I started hearing about/reading about shrubs a couple-few years ago. These are a pre-canning, pre-refrigeration way of “putting up” excess fruits (and some vegetables) from the farm or garden, mostly by way of mashing, adding sugar, letting things sit a bit then straining the fruit out, adding vinegar and–voilà–you now have a fairly shelf-stable, ready-to-use, absolutely delicious drink base.
(FWIW, canning as a method of preservation only started in the early 1800s, and I’m figuring they had quite a few mishaps in the early days of that new food-storage method.)
When I first read about shrubs, I was excited as they sounded very much “up my alley,” yet I also felt a bit deflated as the cost of fruit now is so much higher-than-when-I-was-a-bit-younger, and the sugar content and actual taste of so much fruit nowadays is on the meh-to-no-thanks scale for me. (I mostly eat fruit that is seasonal and locally available … and often from my mother’s yard.)
But then I was at Frank’s Produce & Greenhouse in Elkridge, Maryland, (support them if you’re local) a couple weeks ago; it was “seconds boxes” of peaches season, and I availed myself of one: $15 for a big box of peaches. I took the box home and started cutting up the peaches (most of which were only minimally bruised at best), then sugared them and added some citric acid to “sweat” them and bring out more of their flavor. I did that with the first half of the box, but after I’d gotten half way through the deal-with-them-soon peach-seconds, I started thinking I had a lot of peaches to process in short order, so I did what I do in many cases when I feel overwhelmed by the fresh produce quantity I have on hand (I can demonstrate a bit of binge-shopping tendencies when it comes to buying fresh, in-season produce … my eyes! they get so big), and I pureed the heck out of the rest of the peaches in the box.
Now I had a mash, a slurry of peaches … and suddenly I remembered–shrubs! I can make a shrub. And so I did. They were so good, I made more. I made plum shrubs and watermelon shrubs. And nectarine shrubs. (Tip: do not put your shrubs with apple cider vinegar in a Hydro Flask or metal-walled thermos. Blech. Metal. Vinegar. Blech. And I say that from experience!)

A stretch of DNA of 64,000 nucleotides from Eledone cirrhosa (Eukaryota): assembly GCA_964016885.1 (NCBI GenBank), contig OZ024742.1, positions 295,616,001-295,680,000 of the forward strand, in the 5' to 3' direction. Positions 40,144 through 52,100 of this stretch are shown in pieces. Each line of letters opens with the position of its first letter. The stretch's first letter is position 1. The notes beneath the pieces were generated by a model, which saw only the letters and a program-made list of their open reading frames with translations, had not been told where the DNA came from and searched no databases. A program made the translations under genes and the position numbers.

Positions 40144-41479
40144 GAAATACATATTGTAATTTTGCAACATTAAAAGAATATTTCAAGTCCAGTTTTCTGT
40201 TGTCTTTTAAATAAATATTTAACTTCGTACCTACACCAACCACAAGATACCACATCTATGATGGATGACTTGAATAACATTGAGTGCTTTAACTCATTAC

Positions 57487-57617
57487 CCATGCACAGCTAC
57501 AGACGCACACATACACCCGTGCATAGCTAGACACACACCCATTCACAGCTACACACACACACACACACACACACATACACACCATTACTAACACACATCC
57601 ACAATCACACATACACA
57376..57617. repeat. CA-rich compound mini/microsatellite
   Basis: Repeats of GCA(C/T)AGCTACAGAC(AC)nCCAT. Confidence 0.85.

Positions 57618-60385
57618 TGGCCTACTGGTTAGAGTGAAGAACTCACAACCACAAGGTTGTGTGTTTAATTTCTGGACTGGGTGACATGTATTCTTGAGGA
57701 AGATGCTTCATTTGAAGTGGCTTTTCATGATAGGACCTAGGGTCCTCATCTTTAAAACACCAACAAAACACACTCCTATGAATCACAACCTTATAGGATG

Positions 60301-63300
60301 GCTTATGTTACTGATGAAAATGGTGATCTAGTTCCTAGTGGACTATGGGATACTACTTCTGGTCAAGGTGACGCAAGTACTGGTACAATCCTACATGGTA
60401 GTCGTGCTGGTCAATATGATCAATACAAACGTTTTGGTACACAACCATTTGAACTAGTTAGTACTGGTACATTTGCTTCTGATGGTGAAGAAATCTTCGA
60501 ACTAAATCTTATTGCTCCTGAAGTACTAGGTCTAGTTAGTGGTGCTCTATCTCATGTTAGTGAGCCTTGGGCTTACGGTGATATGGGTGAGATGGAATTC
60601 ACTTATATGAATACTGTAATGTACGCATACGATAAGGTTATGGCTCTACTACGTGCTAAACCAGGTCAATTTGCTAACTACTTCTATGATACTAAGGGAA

This morning I took my shrub-making up another notch. Holy smokes, did I ever!
I’d visited my mom yesterday and she’d plied me with many small, orange, Sun Gold, cherry tomatoes. (She wanted to give me two, three times more, but I politely declined.) By this morning, some of the tiny tomatoes were already going bad, and I knew I needed to do something with them–and soon–because I wasn’t in the mood to eat all of them. (Try ’em if you get a chance. They’re the only cherry tomato varietal I really like, but still … I kinda have to be in the mood to eat tomatoes of any kind.)
I also had a couple dozen Juliet tomatoes, which had a longer on-the-counter lifespan than the Sun Golds but also carried with them the burden of eating them. And I’d salted two large zucchinis (also gifts from my mom yesterday) and needed to do something with them. (If you don’t know this trick/tip yet, cutting and salting zucchini, then squeezing the water out of them about 30 minutes later “cooks” the zucchini, kinda like lemon and lime juice does with fish and ceviche; makes them ready-to-eat and -use without cooking … and I find they’re a much more pleasant texture when salted.)
So, I plopped all the cherry tomatoes into my Vitamix, added the salted zucchini, and threw in part of a jalapeño, some chile de arbol hot pepper, and a bit of garlic and onion, then I googled “tomato shrub, DIY” and got the recommendation to add cumin and coriander seeds. Cinnamon, too. I pureed all that, added in a bunch of sugar and — kazam! Dang! Flavorful.
Really, really flavorful.
Now, I’ll let the shrub mix sit for a few days, then I’ll add the ACV (apple cider vinegar).
The shrub recipes all call for removing the vegetable and fruit pulp. I probably won’t. After a several-years’-long spate of frequent juicing jaunts a couple decades ago (replete with a well-loved Champion Juicer in my kitchen), I started seeing juicing and pitching produce pulp as all rather wasteful, so I’ll probably be consuming the shrub pulp. I’m also not “putting up” these shrubs for winter storage in a root cellar or anything. They’ll be in my fridge and at-the-ready for a refreshing drink whenever I please.
Shrubs are super easy to make! Recipes abound, but they’re kind of hard to mess up. Play around. Have some fun! Make some shrubs if the idea delights you.
update (better than hoped for)
They are amazing! So flavorful, especially after allowing the flavors to marry for several days. I even went all wild and mixed some peach batches with some of the V-8/Bloody Mary/tomato-veg shrubs I made. And I added some pickle juice from a finished jar of pickles to several of the batches too. Oh my! So good!